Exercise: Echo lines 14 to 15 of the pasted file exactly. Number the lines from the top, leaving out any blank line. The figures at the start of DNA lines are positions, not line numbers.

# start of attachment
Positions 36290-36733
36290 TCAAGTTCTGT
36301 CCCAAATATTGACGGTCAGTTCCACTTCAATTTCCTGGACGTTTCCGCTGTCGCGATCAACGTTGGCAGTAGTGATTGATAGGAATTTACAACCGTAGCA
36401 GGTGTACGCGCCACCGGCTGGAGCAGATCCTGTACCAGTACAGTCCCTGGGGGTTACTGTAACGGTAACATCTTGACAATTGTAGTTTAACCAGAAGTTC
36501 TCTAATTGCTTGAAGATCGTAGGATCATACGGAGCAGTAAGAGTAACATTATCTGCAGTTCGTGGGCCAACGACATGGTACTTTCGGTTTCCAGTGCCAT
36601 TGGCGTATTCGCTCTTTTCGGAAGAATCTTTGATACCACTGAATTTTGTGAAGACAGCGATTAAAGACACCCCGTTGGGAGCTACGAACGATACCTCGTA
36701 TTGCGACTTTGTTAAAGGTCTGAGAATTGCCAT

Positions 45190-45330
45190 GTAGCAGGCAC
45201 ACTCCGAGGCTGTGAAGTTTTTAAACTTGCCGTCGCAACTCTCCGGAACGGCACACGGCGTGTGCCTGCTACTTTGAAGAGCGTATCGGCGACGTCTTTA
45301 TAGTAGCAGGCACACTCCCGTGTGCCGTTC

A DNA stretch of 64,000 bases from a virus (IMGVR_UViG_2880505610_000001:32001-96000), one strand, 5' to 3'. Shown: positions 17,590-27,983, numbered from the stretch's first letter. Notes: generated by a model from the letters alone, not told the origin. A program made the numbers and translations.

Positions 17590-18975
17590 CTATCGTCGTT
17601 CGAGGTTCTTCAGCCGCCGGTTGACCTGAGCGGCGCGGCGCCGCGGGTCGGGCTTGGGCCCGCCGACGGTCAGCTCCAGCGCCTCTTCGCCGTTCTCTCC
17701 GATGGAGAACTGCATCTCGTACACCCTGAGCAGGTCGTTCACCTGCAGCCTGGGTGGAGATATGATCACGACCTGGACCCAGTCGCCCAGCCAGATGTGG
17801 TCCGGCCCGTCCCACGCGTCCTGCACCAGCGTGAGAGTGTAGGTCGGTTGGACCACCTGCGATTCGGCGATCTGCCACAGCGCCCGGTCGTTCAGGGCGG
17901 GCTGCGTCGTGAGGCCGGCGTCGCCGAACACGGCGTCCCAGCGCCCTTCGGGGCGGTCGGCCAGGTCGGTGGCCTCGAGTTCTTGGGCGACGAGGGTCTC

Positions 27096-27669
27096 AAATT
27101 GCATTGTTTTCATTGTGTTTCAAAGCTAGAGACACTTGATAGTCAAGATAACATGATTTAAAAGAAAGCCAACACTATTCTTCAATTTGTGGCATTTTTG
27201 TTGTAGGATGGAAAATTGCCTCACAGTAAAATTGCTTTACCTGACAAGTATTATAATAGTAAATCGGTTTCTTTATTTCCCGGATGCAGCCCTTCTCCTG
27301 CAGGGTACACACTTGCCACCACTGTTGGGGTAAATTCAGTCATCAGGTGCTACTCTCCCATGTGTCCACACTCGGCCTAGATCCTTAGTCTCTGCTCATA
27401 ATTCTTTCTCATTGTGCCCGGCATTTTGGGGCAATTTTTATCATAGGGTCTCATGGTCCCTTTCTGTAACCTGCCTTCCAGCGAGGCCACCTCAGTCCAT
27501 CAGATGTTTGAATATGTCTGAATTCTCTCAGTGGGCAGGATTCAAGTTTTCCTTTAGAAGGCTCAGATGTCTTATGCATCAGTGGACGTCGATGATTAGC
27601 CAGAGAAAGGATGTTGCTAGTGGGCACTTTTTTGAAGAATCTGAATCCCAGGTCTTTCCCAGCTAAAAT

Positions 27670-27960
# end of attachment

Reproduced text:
17590 CTATCGTCGTT
17601 CGAGGTTCTTCAGCCGCCGGTTGACCTGAGCGGCGCGGCGCCGCGGGTCGGGCTTGGGCCCGCCGACGGTCAGCTCCAGCGCCTCTTCGCCGTTCTCTCC